Mortons Neuroma

Written by Becky Parsons

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What is Morton’s Neuroma?

Morton’s neuroma is a thickening of nerve tissue that occurs in the foot as a nerve passes underneath a ligament between the third and fourth metatarsals (toes). This condition can also be referred to as intermetatarsal neuroma. The thickening occurs as a result of irritation, compression or trauma to the nerve. This then leads to enlargement of the nerve causing irreversible nerve damage. Morton’s neuroma is seen 8-10 times more in women than men

What are the symptoms of Morton’s Neuroma?

There are no outward signs of morton’s neuroma and symptoms tend to appear gradually at first while doing certain aggravating activities or wearing narrow-toed shoes. These will go away when the external stimulus is removed. Over time the symptoms may progressively worsen and can continue for an extended period even after the aggravator has been removed and the temporary changes to the nerve become permanent.

Some people may feel tingling or numbness in the foot but the most common symptoms is an abnormal feeling that something is ‘stuck’ under the ball of the foot or pain/burning in this area that may radiate from the ball of the foot towards the third and fourth toe. This pain can often be described as sharp, electric or burning.

What are the common causes of Morton’s Neuroma?

Morton’s neuroma is caused by irritation, pressure or injury to the nerve between the 3rd and 4th toe. This can be linked to:

  • Foot problems such as flat or high foot arches, bunions and hammer toes. This affects the biomechanics of your foot and can increase the pressure in areas that wouldn’t normally have overt pressure on so can often predispose you to issues in the lower limb.
  • Wearing tight, pointy or high-heeled shoes. These push your toes into a narrow toe box and can cause increased pressure between the toes, where the nerve responsible for Morton’s neuroma lies
  • Doing a lot of activities that puts pressure on the feet such as high impact sports. (running, athletics) or have tight fitting shoes (skiing, rock climbing).
  • Direct Injury or trauma to the area.

How is Morton’s Neuroma diagnosed?

To diagnose Morton’s neuroma, a thorough case history will be taken of your symptoms and a physical examination of your foot will be carried out. The examiner will attempt to reproduce your symptoms by manipulating the foot and putting pressure between the metatarsals.

Occasionally, some imaging may be necessary to rule out joint inflammation, arthritis or stress fracture. These are often seen on X-Ray.

If these are ruled out, an ultrasound is consequently used to help rule in a neuroma as they are often visible on this type of imaging.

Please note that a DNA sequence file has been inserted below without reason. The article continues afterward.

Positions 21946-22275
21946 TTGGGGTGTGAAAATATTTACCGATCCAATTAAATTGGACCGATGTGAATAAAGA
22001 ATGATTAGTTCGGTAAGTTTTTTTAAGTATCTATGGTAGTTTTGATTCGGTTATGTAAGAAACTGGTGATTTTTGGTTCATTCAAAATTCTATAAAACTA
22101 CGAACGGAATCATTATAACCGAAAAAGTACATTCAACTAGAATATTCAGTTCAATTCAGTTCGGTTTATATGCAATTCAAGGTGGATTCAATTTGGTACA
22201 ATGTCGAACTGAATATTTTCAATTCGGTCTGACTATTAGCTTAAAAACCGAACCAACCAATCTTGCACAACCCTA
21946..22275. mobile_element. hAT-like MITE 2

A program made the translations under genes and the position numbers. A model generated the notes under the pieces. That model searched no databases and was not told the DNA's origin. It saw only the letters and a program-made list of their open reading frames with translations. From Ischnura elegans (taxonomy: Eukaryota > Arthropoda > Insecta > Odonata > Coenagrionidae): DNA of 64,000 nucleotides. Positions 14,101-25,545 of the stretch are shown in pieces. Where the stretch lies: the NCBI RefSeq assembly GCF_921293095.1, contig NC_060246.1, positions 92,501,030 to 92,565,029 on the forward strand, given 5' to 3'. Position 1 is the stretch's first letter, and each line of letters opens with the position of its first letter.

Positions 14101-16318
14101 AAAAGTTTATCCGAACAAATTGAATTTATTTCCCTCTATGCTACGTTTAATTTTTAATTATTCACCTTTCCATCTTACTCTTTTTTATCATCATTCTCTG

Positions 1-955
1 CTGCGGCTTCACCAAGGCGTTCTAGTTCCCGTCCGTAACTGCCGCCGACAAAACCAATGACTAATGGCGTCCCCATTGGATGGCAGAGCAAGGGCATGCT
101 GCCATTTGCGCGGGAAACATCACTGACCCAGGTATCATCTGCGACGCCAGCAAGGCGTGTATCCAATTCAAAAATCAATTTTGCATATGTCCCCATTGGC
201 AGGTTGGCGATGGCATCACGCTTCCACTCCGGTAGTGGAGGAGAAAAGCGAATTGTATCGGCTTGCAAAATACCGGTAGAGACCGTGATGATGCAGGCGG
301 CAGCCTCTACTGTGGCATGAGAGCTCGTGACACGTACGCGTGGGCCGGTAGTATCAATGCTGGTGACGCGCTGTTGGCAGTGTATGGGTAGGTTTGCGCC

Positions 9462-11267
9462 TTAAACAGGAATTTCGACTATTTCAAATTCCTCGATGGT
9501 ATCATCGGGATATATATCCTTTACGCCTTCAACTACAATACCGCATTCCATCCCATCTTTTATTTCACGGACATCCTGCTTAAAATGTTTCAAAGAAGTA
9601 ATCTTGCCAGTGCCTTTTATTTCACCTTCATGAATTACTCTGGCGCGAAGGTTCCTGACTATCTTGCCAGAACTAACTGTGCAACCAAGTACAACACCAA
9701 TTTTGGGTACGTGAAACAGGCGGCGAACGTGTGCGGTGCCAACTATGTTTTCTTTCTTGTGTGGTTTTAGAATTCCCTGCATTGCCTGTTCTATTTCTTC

An early diagnosis is the most effective way of lessening the need for more invasive treatments such as surgery when permanent damage has occured to the nerve. If intervention is carried out early, most pain experienced is reversible as the nerve hasn’t been inflamed enough for it to become permanently damaged in such a way that you experience pain once external irritators are removed.

What are the treatment options for Morton’s Neuroma?

It is recommended to try conservative treatments initially:

  • Wear well fitting shoes with adequate space around the toe box with a soft sole and a low heel.
  • Try wearing foot pads or insoles that help reduce the pressure on the nerve in the painful area of your foot.
  • Activity modification – reduce high impact activities for a few weeks to reduce repetitive stress and compression on the nerve.
  • Applying ice for a maximum of 10 minutes to help reduce the inflammation
  • NSAIDs (Non-steroidal anti-inflammatory drugs) such as ibuprofen and naproxen can help reduce swelling and relieve pain – any questions regarding medication then please speak to your local pharmacist or GP for advice.
  • Try to lose weight if you are overweight, this will result in less pressure going through your feet.

Other non-invasive treatments can include:

  • Radiofrequency ablation – the use of heat to treat the nerve. A probe is inserted at the base of one of the toes and into the affected nerve. An electrical current is passed through the nerve to destroy the affected portion of the nerve with radiofrequency heat energy.
  • Shockwave therapy – extracorporeal shockwave therapy involves the administration of shockwave to reduce the nerve enlargements, this works by causing microtrauma to the tissues and the body responds by sending more blood and releasing chemicals to the local area to repair and heal the tissues.